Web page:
By Khalid Abdelaziz
KHARTOUM (Reuters) – Sudan’s opposition on Tuesday rejected a plan by its military rulers to hold elections within nine months, a day after the worst bout of violence since Omar al-Bashir was ousted as president in April.
At least 35 people were killed on Monday when security forces stormed a protest camp outside the Defence Ministry in central Khartoum, said doctors linked to the opposition.
The Transitional Military Council (TMC) that has ruled since Bashir’s overthrow then cancelled all agreements reached with the main opposition alliance.
Madani Abbas Madani, a leader of the Declaration of Freedom and Change Forces (DFCF) opposition alliance, said an open-ended civil disobedience campaign would continue to try to force the council from power.
“What happened (on Monday) – the killing and injuring of protesters, the humiliation – was a systematic and planned attempt to impose repression on the Sudanese people,” Madani told Reuters.
The main protest organizers, the Sudanese Professionals Association (SPA), called for an international committee to investigate the deaths in what it branded a “massacre”.
The mood in the capital Khartoum was very tense on Tuesday, with many roads barricaded by protesters, many shops shut and streets mostly empty. Security forces were trying to clear the barricades, a Reuters witness said.
Rapid Support Forces (RSF) vehicles were patrolling the streets in Omdurman, on the other side of the River Nile from Khartoum, and firing into the air.
Leaders of the protests that forced Bashir from power after three decades of authoritarian rule have demanded preparations for elections during a transitional period led by a civilian administration.
The military council has also been under both domestic and international pressure to hand over power to civilians. It had previously agreed to a three-year transition period with the DFCF.
“We believe that the matter is now in the hands of the Sudanese people,” said Khalid Omar Yousef, a DFCF leader. “This regime will fall, no matter what.”
RISK OF ESCALATION
The SPA rejected the establishment of a governmental committee to investigate Monday’s deaths, spokesman Amjad Farid said, adding that the TMC was accused of targeting protesters.
Council spokesman Lieutenant General Shams El Din Kabbashi denied this charge and said security forces had pursued “unruly elements” who fled to the protest site and caused chaos.
Sudan has been rocked by unrest since December, when anger over rising bread prices and cash shortages broke into sustained protests that culminated in the armed forces ousting Bashir.
But talks between a coalition of protesters and opposition parties ground to a halt amid deep differences over who will lead a transition to democracy that both sides had agreed will last for three years.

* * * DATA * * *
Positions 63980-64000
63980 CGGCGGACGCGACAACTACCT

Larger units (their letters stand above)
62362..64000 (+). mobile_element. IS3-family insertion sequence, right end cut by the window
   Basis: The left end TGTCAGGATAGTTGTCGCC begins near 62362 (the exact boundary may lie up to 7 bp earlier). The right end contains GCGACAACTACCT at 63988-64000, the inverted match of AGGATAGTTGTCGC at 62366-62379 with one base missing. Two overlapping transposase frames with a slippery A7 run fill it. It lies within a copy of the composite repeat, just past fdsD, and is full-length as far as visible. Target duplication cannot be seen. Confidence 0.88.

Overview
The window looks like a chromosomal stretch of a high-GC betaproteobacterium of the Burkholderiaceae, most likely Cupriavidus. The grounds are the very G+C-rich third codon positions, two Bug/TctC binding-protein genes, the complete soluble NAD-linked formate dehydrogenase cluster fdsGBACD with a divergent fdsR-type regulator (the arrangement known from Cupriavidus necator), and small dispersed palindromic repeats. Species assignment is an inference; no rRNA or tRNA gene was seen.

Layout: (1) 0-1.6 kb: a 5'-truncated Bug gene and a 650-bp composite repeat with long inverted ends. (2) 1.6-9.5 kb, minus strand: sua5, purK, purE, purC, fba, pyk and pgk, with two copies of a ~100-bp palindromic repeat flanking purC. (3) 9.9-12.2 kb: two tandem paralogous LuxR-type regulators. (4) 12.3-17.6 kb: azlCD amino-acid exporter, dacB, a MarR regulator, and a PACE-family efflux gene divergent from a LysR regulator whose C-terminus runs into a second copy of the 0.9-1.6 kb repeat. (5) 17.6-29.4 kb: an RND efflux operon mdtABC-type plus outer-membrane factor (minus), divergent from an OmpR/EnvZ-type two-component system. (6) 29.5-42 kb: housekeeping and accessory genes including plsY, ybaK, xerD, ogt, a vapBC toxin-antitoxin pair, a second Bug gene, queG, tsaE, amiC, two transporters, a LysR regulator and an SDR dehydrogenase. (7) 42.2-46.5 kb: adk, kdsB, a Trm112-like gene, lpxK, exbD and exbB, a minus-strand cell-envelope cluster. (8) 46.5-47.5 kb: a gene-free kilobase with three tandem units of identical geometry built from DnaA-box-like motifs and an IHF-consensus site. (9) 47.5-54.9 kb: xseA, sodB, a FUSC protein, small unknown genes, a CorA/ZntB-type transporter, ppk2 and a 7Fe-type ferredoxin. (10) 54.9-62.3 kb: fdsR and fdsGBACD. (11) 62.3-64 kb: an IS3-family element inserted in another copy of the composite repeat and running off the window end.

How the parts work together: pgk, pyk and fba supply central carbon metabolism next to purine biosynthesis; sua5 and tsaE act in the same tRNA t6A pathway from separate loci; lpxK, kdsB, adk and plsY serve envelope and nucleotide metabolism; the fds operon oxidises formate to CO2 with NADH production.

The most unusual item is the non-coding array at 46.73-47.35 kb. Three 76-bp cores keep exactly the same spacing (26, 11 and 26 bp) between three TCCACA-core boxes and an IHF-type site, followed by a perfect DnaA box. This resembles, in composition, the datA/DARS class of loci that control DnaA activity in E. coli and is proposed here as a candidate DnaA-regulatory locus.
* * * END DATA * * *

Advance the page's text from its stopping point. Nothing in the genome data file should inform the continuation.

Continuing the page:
In a televised address early on Tuesday, TMC Head Lieutenant General Abdel Fattah al-Burhan said the opposition coalition was equally responsible for the delay in reaching a final agreement.
The council has decided to cancel all agreements with the protest groups and called for elections within nine months under regional and international supervision, he said.
“Gaining legitimacy and a mandate does not come but through the ballot box,” Burhan said, adding that a government would be formed immediately to run the country until elections are held.
Burhan said he regretted the violence and said it would be investigated.
The security forces’ operation drew condemnation from Europe, the United States and the African Union.
The Democratic Alliance of Lawyers, part of the SPA, on Tuesday urged “some Arab countries” not to interfere in Sudanese affairs and to drop their support for the TMC.
The alliance’s comments appeared to be aimed at Saudi Arabia, the United Arab Emirates and Egypt, which analysts say are trying to consolidate their influence in Sudan following Bashir’s overthrow.
The Soufan Group, a security and intelligence think-tank, said the violence could swiftly escalate.
“There are clear parallels to some of the Arab Spring protests that eventually progressed to full-blown insurgencies, including Syria, where indiscriminate shelling of civilians by the military initially galvanized protest movements that helped launch a broader uprising,” it said in an analysis.
“There is a real risk that the situation could spiral into full-blown civil war, which would significantly affect the region, with spillover violence impacting the ongoing conflict in Libya.”
However, Hamid Eltgani Ali, a professor at the American University in Cairo, predicted that the protest movement would succeed in forcing the military to step down. There were two competing visions for Sudan’s future, he told Reuters.
“The vision of hate and division is led by the Janjaweed (militias) and military resisting to preserve their economic interests they enjoyed during Bashir’s rule, while the vision of hope is led by professional associations and syndicates. They want a democratic, open Sudan with a strong developmental vision,” Ali said.
Sudan has been on a U.S. list of states that sponsor terrorism since 1993 that denies the country access to financial markets and strangles its economy.
Washington lifted a 20-year trade embargo against Sudan in 2017 and was in discussions to remove it from the sponsor of terrorism list when the military stepped in to depose Bashir.
(Additional reporting by Yousef Saba, Nadine Awadalla and Ali Abdelaty; Editing by Angus MacSwan and Gareth Jones)